Media Battle v. Corruption: Yerevan-Offshore (Part 2)

07.06.2017, Critique

Writer, screenwriter

Mediamart (Media Battle) is a digital game developed by the Media Initiatives Center [also responsible for this site] for journalism enthusiasts. Independent Armenia’s media already has more than a quarter of a century of history, but the media’s fight against corruption is more like a game in terms of effectiveness. 

4. Yerevan-Offshore (Part 2)

In 2017, Mihran Poghosyan became a Member of Parliament, though last year he appeared in the Panama Papers scandal. On the other hand, the Hetq.am story can be considered a “media battle” success story against corruption — as a result of a journalistic discovery, Poghosyan ultimately sresigned from his position as Armenia’s Chief Compulsory Enforcement Officer.

The major offshore scandal preceding the Panama Papers, in which a more senior official was involved, had other consequences. 

On May 29, 2013, in a story with the headline “Cyprus Troika: Who 'Stripped' Businessman Paylak Hayrapetyan of His Assets?” Hetq.am wrote: “Wlispera Holdings Limited, an offshore company registered in Cyprus, […] has three equal shareholders — RA Prime Minister Tigran Sargsyan, Primate of the Ararat Diocese of the Armenian Apostolic Church Archbishop Navasard Kjoyan and Ashot Sukiasyan. Wlispera (WHL) is directly connected to a case involving the seizure of assets belonging to businessman Paylak Hayrapetyan. From June 25, 2010, to June 15, 2011, Ashot Sukiasyan received periodic loans of $10.7 million from AmeriaBank. As collateral, however, he used companies owned by Paylak Hayrapetyan and the latter’s son.”

The investigation conducted by journalists Edik Baghdasaryan, Kristine Aghalaryan, and Ararat Davtyan caused such an uproar that Tigran Sargsyan was forced to give an explanation; that is, he categorically denied his participation.

Sargsyan’s claim that even “deceased people can go and register a business in Cyprus” was denounced by the Attorney General of Cyprus, whose visit coincided with the offshore scandal. Petros Clerides explained that on the island, no one can register a company in someone else’s name. “It’s impossible, unless of course they were authorized to do so or in another such manner.”

And the journalists raffled registration of an offshore company. The news site Zham.am determined that “the presence of all owners are necessary” specifically at the moment when funds are transferred.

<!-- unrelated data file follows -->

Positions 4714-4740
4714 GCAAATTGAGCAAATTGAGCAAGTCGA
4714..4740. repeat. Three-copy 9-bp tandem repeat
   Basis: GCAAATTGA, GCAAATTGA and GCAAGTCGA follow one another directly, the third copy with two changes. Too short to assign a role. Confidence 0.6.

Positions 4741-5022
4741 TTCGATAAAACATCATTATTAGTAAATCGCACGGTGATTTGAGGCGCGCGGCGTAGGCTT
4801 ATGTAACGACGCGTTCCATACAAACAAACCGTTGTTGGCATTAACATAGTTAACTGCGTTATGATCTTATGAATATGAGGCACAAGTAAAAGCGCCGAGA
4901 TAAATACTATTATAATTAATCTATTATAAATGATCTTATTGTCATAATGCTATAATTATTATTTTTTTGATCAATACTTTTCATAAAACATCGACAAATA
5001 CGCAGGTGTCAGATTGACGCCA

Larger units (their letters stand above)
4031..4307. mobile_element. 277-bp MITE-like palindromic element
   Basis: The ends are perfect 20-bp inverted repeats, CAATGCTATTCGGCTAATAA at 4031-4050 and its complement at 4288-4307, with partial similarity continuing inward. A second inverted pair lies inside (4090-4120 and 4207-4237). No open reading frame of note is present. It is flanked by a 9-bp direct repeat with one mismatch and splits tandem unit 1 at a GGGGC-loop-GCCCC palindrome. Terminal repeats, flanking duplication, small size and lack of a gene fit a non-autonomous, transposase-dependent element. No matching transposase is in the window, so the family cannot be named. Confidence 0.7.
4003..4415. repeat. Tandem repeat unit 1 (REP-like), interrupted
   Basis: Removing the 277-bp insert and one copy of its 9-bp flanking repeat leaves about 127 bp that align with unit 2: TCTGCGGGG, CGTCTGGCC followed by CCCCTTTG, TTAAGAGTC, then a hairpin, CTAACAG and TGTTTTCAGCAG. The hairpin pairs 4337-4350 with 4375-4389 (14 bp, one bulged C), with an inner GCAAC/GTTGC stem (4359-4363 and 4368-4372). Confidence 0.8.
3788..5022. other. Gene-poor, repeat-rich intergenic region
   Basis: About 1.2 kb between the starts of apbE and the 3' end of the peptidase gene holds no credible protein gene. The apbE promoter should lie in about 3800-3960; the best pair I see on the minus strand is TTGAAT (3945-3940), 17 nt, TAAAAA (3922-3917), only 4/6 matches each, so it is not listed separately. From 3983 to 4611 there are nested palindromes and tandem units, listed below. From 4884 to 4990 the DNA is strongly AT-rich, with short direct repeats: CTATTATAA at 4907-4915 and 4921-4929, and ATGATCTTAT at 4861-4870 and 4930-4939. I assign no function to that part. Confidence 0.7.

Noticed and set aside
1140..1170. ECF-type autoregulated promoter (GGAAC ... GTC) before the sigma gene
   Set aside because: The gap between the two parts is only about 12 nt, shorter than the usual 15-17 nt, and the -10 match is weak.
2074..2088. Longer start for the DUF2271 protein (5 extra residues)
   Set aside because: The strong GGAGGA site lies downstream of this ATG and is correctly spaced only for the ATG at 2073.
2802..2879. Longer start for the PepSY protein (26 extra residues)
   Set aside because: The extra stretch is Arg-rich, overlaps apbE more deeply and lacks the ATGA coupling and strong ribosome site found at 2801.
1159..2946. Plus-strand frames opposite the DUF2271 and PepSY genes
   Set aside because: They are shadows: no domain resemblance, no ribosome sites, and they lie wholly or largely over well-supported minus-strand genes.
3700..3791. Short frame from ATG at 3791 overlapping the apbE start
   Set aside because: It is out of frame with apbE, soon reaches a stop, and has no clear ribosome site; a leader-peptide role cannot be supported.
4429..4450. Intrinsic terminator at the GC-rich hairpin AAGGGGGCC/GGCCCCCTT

Following the media reports were other suspicious transactions involving Tigran Sargsyan and Archbishop Navasard Kjoyan.

Under the catchphrase “Who wants to be a millionaire?” the newspaper Chorrord Inqnishkhanutyun published an article with the headline “Did Kjoyan demand US$1 million through his godson, under the instruction of Central Bank President Tigran Sargsyan? State Racketeering,” where recalled was also the ridiculous fact that the prime minister had given as a gift a gun named after the leader of the Ararat Diocese.

Connected with Tigran Sargsyan is an earlier 2006 offshore story, the loan regarding Nairit Plant, which captured the media’s attention when Sargyan was still the president of the Central Bank.

What we’re talking about here is the embezzlement of tens of millions of dollars and an industrial enterprise, the reinstating of which would substantially improve Armenia’s economy. According to the media’s revelations, Sargsyan participated in the transaction as not only the president of the Central Bank, but also at that moment the rotating president of Interstate Bank, and his brother Ashot Sargsyan carried out financial oversight of Nairit Plant as the deputy director. 

The article “Nairit Rubber: A Twisted Tale of Offshore and Russian Financial Dealings” (Hetq.am, January 14, 2013) described in detail the scheme of offshore manipulations that the factory along with its large personnel became victim to. They were mainly current officials… Minister of Energy and Natural Resources Armen Movsisyan and Prime Minister Tigran Sargsyan. 

Not too long after the Nairit Plant scandal, in 2008, Tigran Sargsyan was appointed prime minister. One year after the Cyprus case was revealed, in 2014, he resigned from his post… but the speculations that it was a punishment for his offshore “adventures” was wrong. In economic analyst Babken Tunyan’s opinion: “The result of Tigran Sargsyan’s offshore scandal became his career.”

Such logic to official progress does not foster the investments of foreign, in particular diasporan businessmen, whom Prime Minister Tigran Sargsyan, like his predecessors and successors, would regularly invite to Armenia.

(To be continued.)

The start of this article series here.

Vahram Martirosyan
Head of the Media Initiatives Center’s Lratun media museum project

The views expressed in the column are those of the author's and do not necessarily reflect the views of Media.am.

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